My first thought is that you should fix the typo in set opking opt_coordinates = cartesian. I believe you mean optking. If you look at the output, you’re still optimizing in interal coordinates. I can believe those would struggle for systems with rings.

This makes me glad that we are going to be moving the optimizer logic soon. No guarantees on when, but I am hoping for Psi4 1.5.

After changing this typo to optking opt_coordinates = cartesian, I continue to get an OptimizationConvergenceError and here is my new output file methylaniline_update.out.

If this is a calculation Psi4 cannot perform, can you recommend other programs that could calculate the energies associated with manipulating the dihedrals of ring containing compounds?

The latest input file has some SCF convergence issues, due to the fact that you have SCF damping on (I strongly you recommend you remove that), but the optimizer is acting badly even before that. I’m going to ping @Rollin_King at this point, who can hopefully say something more useful. Even using an initial hessian, this optimization is getting nowhere. Possibly, this is due to the fact that the starting geometry is nowhere close to the starting constraint?

I don’t work with ring-containing compounds, so I can’t give meaningful recommendations.

Setting a fixed dihedral does not construct a geometry with this dihedral. If I see it right, you start out with 180deg and constraint the angle to 0deg! The optimizer then starts to enforce this constraint with an external force that does not care about your molecule. In this case it leads to an out-of-plane bending of a carbon atom that rightfully leads to all sort of problems.(the last geometry in your output).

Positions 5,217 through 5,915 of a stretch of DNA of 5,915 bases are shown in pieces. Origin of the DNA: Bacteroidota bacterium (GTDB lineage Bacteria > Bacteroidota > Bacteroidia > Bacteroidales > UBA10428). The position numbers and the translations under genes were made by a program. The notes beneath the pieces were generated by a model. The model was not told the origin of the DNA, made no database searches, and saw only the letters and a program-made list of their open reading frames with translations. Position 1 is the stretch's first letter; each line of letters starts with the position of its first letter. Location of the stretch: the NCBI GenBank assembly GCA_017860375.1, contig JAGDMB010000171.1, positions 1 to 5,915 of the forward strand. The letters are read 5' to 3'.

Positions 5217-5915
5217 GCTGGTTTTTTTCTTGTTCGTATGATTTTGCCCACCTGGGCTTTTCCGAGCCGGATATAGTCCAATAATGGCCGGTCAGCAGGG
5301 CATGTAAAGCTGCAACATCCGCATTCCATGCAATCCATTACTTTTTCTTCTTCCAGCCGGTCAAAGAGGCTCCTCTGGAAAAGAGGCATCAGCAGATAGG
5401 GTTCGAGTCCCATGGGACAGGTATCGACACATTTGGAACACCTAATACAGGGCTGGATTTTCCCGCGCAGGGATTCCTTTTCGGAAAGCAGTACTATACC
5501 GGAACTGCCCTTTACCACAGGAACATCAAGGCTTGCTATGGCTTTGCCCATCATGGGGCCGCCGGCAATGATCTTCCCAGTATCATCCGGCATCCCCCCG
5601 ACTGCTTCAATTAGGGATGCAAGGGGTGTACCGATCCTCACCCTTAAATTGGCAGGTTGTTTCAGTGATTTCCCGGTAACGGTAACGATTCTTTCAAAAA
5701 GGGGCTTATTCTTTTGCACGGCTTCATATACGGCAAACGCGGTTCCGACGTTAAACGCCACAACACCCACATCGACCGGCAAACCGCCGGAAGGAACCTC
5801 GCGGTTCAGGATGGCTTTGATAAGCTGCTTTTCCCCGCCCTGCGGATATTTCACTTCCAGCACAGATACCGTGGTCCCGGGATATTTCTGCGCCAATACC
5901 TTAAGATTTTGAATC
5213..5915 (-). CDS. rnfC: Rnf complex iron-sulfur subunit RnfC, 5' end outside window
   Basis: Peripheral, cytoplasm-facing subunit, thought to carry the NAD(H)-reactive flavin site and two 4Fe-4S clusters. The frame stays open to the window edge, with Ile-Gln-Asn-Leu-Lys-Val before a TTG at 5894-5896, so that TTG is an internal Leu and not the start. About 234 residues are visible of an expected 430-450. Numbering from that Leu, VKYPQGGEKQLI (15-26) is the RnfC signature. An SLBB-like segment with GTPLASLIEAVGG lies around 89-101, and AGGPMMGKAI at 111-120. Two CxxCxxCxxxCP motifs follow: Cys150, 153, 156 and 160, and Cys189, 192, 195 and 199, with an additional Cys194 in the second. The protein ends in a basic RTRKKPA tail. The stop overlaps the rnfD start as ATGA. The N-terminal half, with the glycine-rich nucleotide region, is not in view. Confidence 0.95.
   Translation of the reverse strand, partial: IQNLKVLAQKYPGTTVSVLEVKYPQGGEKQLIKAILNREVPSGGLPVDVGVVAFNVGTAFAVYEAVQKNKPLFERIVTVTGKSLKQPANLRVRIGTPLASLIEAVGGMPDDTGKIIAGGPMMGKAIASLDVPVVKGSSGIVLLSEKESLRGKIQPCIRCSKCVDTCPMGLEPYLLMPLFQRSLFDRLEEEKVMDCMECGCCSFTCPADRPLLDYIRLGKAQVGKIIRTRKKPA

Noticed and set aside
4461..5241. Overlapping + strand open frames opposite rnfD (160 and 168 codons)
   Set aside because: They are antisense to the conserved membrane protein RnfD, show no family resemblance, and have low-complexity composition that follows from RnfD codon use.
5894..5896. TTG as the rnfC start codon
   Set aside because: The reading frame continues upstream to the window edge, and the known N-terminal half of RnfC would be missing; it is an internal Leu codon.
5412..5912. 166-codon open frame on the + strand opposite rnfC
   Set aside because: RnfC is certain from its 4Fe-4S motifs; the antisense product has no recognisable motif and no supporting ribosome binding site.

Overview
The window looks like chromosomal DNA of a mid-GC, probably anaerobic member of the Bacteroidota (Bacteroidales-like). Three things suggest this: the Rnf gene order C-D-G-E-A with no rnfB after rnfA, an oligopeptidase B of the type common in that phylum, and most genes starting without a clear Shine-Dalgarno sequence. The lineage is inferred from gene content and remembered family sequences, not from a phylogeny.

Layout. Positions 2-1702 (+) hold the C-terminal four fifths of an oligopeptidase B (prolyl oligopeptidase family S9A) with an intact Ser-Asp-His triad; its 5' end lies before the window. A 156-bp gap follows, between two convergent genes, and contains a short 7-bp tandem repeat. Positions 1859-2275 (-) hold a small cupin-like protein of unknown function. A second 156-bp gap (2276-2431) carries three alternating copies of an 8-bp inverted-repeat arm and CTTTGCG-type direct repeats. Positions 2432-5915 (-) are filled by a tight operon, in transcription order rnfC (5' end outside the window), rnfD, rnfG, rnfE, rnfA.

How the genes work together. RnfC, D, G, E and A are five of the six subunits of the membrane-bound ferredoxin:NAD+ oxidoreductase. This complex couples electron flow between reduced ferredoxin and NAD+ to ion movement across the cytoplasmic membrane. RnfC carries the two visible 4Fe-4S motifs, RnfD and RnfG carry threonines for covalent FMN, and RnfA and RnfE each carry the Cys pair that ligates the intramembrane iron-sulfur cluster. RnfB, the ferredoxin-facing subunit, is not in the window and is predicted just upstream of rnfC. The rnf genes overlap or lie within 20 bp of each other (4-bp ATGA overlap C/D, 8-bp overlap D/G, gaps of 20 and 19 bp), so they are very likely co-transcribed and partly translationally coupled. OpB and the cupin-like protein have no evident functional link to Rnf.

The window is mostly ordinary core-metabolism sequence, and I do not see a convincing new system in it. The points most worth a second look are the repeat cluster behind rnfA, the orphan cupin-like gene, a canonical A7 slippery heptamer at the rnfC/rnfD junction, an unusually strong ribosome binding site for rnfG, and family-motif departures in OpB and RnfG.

Either you do this scan in a Z-matrix that allows you define the starting geometry, or your starting geometry for the optimization is close to the constrained value. In the latter case you also want to restart the next optimization from the previous geometry, not from the initial.

I’m happy to help, but I can’t look in detail until tomorrow. It may help to clarify the terminology/keywords. A “FROZEN” coordinate remains unchanged. A “FIXED” coordinate is on that the user specifies (fixed by the user input) that may not be satisfied by the input geometry. If you are able to generate for your molecule reasonable guesses (e.g. in the case of a simple dihedral scan) then FROZEN is probably what you want. The capability of fixing a coordinate is primitive (the code as I recall imposes an increasing harmonic potential) but may allow you to push a system toward a more complicated endpoint.

One problem I found was being caused by the discontinuity in the dihedral definition, and the force being applied in the wrong direction - but even after I changed the input to avoid that I still had problems. In particular, converging tightly at each point. I don’t want to further investigate making this work in the C++ optimizer, but I’ll add it to a collection of problems for future testing.

But for what you are doing this is a waste of computer resources anyway. You should construct geometries with the precise desired dihedral angles (which is not part of the ring system, thankfully), and then freeze them in a series of constrained optimizations. You could build your starting geometries in a program (such as Spartan) and export them as xyz. Or, as mentioned previously, you could put your geometry in z-matrix form. It’s ugly (and not good for optimizing rings), but there are online tools to generate a z-matrix, and you only need the z-matrix to specify your input geometry. Then your loop should be over optimizations with frozen coordinates.